Why did Elon Musk buy Twitter?

Elon Musk at the Met Gala 2022
Photo by Dimitrios Kambouris/Getty Images for The Met Museum/Vogue

Elon Musk has been under a lot of fire ever since he proposed to buy Twitter, one of the biggest social media platforms in the world. Being CEO of Tesla just wasn’t enough for the multimillionaire, and he apparently wishes to make an impact on the world in another way.

Earlier this year, Musk acquired almost 10 percent of Twitter. Later, he made a bid to buy out the site, leading to a division between users, and even to a legal battle between Twitter and Musk. After a long back and forth, Musk has finally purchased the platform and proceeded to explain his motivations via—you guessed it—Twitter. Long story short, the business magnate claims that he’s doing this for the sake of humanity, not for money. How noble of him.

In a long statement, Musk admits to acquiring Twitter “because it is important to the future of civilization to have a common digital town square, where a wide range of beliefs can be debated in a healthy manner, without resorting to violence.” According to Musk, “There is currently a great danger that social media will splinter into far right-wing and far left-wing echo chambers that generate more hate and divide our society.” He further claims to make the purchase with humility, understanding the potential for failure of this endeavor, but he expresses a strong will to create a space for dialogue.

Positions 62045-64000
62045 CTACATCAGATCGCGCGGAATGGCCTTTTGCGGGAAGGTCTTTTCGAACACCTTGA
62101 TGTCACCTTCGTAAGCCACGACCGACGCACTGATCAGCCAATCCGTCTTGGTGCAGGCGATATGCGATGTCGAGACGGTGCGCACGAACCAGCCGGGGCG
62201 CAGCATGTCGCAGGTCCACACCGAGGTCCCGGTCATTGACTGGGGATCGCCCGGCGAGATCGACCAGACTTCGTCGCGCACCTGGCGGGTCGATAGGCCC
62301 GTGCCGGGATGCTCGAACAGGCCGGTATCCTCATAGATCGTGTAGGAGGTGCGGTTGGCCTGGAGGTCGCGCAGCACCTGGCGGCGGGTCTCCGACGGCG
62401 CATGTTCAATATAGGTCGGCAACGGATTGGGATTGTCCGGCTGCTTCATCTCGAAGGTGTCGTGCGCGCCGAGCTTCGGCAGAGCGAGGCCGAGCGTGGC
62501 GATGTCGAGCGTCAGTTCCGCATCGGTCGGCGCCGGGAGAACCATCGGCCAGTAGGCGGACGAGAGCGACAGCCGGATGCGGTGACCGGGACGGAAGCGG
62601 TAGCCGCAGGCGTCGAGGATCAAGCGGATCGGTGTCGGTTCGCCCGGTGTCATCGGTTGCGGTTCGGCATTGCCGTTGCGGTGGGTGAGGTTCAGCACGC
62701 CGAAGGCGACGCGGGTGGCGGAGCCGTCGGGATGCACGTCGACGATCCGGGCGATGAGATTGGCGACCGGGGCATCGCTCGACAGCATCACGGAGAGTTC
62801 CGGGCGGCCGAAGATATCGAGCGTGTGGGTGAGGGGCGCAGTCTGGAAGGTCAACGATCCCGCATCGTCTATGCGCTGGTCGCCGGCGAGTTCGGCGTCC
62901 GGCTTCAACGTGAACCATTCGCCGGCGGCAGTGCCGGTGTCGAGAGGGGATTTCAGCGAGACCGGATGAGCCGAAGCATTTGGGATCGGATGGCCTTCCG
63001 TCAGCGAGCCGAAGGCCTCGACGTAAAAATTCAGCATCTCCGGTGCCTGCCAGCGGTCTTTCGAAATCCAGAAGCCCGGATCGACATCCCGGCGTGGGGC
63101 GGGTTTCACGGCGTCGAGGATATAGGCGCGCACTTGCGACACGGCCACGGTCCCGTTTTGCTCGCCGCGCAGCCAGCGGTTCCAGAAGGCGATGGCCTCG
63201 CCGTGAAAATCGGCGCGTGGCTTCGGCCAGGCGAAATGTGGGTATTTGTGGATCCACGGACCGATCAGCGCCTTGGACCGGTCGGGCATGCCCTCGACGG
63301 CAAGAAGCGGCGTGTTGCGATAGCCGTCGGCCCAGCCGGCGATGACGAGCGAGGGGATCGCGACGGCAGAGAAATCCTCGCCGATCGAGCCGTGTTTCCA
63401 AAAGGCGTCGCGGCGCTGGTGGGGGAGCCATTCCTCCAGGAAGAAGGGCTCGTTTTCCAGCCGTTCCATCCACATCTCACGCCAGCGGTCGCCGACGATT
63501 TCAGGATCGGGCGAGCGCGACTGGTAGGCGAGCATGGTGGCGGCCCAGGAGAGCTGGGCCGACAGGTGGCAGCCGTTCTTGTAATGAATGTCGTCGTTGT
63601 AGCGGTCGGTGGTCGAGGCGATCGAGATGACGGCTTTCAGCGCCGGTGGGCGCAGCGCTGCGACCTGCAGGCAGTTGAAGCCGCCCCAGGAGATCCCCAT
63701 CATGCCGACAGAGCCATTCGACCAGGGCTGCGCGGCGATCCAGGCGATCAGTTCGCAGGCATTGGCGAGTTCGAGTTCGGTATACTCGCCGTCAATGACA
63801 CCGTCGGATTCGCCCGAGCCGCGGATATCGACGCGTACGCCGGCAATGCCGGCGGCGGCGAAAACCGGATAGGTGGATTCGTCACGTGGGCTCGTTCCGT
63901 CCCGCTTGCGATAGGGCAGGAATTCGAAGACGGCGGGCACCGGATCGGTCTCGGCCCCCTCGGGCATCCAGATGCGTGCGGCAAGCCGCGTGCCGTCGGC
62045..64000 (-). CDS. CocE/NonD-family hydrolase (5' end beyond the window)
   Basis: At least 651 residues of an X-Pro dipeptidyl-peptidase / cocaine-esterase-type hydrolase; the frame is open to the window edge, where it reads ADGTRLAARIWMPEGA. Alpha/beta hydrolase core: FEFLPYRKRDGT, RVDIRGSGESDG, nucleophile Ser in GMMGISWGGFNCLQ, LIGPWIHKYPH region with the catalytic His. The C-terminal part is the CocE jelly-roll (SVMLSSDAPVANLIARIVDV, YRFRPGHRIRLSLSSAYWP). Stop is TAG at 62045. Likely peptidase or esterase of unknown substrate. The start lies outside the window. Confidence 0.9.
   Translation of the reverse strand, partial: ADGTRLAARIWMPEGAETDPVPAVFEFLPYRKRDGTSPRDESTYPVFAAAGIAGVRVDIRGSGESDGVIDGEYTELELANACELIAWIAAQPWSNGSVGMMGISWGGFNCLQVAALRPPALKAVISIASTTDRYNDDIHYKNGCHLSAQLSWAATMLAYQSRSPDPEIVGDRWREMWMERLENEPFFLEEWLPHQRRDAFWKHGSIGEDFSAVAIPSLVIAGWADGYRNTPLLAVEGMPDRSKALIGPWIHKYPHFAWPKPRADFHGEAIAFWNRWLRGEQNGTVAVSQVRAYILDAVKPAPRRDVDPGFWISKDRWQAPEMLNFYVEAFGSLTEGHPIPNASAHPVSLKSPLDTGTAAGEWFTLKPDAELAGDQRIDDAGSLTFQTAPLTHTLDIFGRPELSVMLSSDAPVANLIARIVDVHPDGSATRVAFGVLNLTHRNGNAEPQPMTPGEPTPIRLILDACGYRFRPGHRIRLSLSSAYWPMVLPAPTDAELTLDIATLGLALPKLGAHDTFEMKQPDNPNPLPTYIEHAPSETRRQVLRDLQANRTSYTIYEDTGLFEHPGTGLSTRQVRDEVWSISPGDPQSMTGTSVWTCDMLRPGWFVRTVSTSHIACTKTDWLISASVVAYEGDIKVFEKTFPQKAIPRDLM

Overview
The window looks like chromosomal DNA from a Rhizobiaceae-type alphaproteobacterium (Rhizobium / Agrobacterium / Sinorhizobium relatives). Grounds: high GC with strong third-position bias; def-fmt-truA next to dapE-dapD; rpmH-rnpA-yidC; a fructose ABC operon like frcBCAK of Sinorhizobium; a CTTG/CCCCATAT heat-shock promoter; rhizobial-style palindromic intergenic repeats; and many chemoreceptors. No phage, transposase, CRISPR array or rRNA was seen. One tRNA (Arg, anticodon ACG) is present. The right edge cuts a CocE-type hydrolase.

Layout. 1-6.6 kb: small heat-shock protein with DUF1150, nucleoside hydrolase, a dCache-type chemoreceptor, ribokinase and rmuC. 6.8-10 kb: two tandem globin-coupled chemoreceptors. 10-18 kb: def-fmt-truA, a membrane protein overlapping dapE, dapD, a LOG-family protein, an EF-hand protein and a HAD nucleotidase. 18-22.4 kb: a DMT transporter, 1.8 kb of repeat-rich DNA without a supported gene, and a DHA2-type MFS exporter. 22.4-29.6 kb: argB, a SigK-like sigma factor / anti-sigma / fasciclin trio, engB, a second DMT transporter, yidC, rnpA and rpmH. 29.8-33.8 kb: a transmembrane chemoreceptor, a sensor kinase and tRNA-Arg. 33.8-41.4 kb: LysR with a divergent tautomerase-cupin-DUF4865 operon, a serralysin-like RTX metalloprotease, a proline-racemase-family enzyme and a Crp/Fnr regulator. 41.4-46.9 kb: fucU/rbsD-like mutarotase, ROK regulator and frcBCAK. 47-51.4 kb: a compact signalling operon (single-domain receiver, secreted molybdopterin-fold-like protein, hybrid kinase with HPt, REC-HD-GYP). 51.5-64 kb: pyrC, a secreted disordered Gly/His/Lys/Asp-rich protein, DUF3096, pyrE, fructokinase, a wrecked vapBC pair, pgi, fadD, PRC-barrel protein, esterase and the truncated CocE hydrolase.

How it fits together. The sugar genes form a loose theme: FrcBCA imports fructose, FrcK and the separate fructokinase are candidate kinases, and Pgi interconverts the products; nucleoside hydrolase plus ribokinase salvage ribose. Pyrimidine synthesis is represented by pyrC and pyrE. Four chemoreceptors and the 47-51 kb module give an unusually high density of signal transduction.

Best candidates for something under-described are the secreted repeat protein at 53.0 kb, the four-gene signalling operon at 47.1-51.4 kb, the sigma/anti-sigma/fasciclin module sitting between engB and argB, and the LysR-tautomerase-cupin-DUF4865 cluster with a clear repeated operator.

That said, Musk intends for people to understand that Twitter will not become a place “where anything can be said without consequences” and that it will adhere “to the laws of the land,” but it’s hard to determine what that will entail. Given Musk’s previous criticism of the platform regarding free speech, it stands to reason that users may question what type of opinions will or won’t be censored. Essentially, what will be considered as going too far during Musk’s reign over Twitter? Only time will tell.

Additionally, Musk talked about the power of advertising, which he considers “can delight, entertain, and inform” if done right. It seems like another goal for the investor will be to make Twitter “the most respected advertising platform in the world,” catering to users’ preferences by providing relevant ads.

All of this will certainly impact the user experience, but it’s still too early to tell if the positives will outweigh the negatives. One thing is likely, though—Twitter will not be the same from here on.